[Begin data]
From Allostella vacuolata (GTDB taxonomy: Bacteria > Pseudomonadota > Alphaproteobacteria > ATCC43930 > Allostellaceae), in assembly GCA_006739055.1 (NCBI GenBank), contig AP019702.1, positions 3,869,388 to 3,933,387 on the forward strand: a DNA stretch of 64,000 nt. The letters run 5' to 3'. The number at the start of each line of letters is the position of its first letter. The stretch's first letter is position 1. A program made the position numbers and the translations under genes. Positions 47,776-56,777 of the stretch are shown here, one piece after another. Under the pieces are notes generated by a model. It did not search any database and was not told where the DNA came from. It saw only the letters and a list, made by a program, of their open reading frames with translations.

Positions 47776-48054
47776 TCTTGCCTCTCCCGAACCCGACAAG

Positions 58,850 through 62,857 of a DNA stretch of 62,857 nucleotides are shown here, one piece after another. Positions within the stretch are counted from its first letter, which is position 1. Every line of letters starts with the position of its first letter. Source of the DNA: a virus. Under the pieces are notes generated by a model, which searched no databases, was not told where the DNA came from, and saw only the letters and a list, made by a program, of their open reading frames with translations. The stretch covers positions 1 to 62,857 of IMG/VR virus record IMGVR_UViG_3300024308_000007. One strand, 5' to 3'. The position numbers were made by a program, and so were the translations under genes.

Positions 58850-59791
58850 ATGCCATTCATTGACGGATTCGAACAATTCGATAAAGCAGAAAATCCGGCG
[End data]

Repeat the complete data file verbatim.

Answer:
From Allostella vacuolata (GTDB taxonomy: Bacteria > Pseudomonadota > Alphaproteobacteria > ATCC43930 > Allostellaceae), in assembly GCA_006739055.1 (NCBI GenBank), contig AP019702.1, positions 3,869,388 to 3,933,387 on the forward strand: a DNA stretch of 64,000 nt. The letters run 5' to 3'. The number at the start of each line of letters is the position of its first letter. The stretch's first letter is position 1. A program made the position numbers and the translations under genes. Positions 47,776-56,777 of the stretch are shown here, one piece after another. Under the pieces are notes generated by a model. It did not search any database and was not told where the DNA came from. It saw only the letters and a list, made by a program, of their open reading frames with translations.

Positions 47776-48054
47776 TCTTGCCTCTCCCGAACCCGACAAG

Positions 58,850 through 62,857 of a DNA stretch of 62,857 nucleotides are shown here, one piece after another. Positions within the stretch are counted from its first letter, which is position 1. Every line of letters starts with the position of its first letter. Source of the DNA: a virus. Under the pieces are notes generated by a model, which searched no databases, was not told where the DNA came from, and saw only the letters and a list, made by a program, of their open reading frames with translations. The stretch covers positions 1 to 62,857 of IMG/VR virus record IMGVR_UViG_3300024308_000007. One strand, 5' to 3'. The position numbers were made by a program, and so were the translations under genes.

Positions 58850-59791
58850 ATGCCATTCATTGACGGATTCGAACAATTCGATAAAGCAGAAAATCCGGCG